There are six Progressives elected to serve in Montpelier representing seven counties. For third parties, that is a lot of seats. But it's not enough to get legislation passed. Margolis' comment would lead you to believe that we cannot work with others and never accomplish anything. This year alone, working with Democrats, we played leadership roles repealing votes twice for education budgets, passing hemp legalization, sending IRV to the governor's desk, pushing campaign-finance reform, protecting infants from lead paint, protecting workers from workers' comp rollbacks, putting more money in farmers' pockets with increased sales of farm-fresh milk, and more. And we're only halfway through the session.
As a Progressive who works well with Democrats, and I might add Independents and Republicans, it's frustrating to have Mr. Margolis perpetuating the myth otherwise. It reminds me of the days when columnists labeled Bernie "ineffective."
One of the roles Progressives also play is to challenge the Democrats when needed. As an independent party and legislative caucus, we can be vocal about our disagreements. Last week we offered an amendment to end the unfair tax on working people by closing the loophole on unearned income. At this point, this is a step Democrats are unwilling to take. This does not mean that we "disdain" them. Anthony Pollina also has many friends who are Democrats. He has worked with them on issue after issue over the years. There has been far more agreement than disagreement there.
We all need to work together to change the direction our current Governor has taken us. I'm encouraged Pollina is finding Democrats around the state receptive to working together. People agree we need to look beyond partisan labels and work to replace Douglas. This is the only way to "make this fall exciting" and change the direction our state is headed in.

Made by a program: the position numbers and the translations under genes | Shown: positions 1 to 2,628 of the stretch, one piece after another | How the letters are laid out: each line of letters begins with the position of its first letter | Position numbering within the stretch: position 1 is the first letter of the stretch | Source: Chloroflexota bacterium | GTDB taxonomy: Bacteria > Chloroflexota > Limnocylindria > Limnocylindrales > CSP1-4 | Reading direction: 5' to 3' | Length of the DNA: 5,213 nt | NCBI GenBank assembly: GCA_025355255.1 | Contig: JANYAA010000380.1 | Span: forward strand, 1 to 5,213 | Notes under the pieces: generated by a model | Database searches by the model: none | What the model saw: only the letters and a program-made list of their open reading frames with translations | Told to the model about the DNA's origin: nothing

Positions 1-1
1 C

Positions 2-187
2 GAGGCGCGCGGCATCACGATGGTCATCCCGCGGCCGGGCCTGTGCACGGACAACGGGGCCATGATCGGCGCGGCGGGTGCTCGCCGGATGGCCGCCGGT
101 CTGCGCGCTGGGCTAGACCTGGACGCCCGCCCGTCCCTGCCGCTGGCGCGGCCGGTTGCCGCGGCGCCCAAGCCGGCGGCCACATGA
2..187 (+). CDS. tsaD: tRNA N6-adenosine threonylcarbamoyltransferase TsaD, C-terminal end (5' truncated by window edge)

Zuckerman is a Progressive representative from Burlington.
While I greatly appreciate Dan Bolles reviewing local shows, I do have three issues with his recent review of Nick Jaina, Marie Claire, Jenny Montana and Paddy Reagan ["Monkeying Around," March 26].
The first is with his review of Marie Claire. In reading it, I got the impression that she usually plays at Honky-Tonk Tuesday and is now trying out her own material solo. The fact is, Marie has been playing her solo set out for years. She has slowly added songs to the set and refined her performance to be almost devastating, if you listen close enough.
Her crowd chatter that night at the Monkey House may have seemed nervous, but her singing and playing were dead-on. Personally, I've seen her dozens of times and always wonder why there are not more people in the Burlington area that don't come out to see such a thoughtful woman play her piano. Maybe soon?
The second issue is that he said Jenny Montana came on second and Nick Jaina came on third. In fact, Nick Jania came on second and was followed by that eerie crowd silence of Jenny's first three songs.
The third issue is when Dan said Nick shared the stage with three up-and-coming local products. In fact, these are people he is speaking of. He is not talking about items you find on a convenience-store shelf. These are human beings. Call them musicians or artists or performers, or even people standing up there and doing it, but please, don't call them "products."
In "Groundwater Rising" [March 12], we misspelled the name of the state's hydrogeologist, Scott Stewart. Then, in last week's corrections, we referred to him as Mark. Wrong again, and, again, we're sorry.
There were multiple errors in the March 26 story on Middlebury physics professor Frank Winkler. Winkler was misquoted as saying, "stars that blow up in the atmosphere." Actually, the stars, or "supernovae," he was referring to blow up in the solar system. Other references to the "world" and "atmosphere" should have read "universe." "RX J0822-4300" is the name of Puppis A's neutron star, not the star itself. The phrase, "Everything that we know came from visible light" should have referred to the mid-20th century, not the beginning of time. And the professor is in Chile for a few weeks, not a full semester. Guess we failed that course.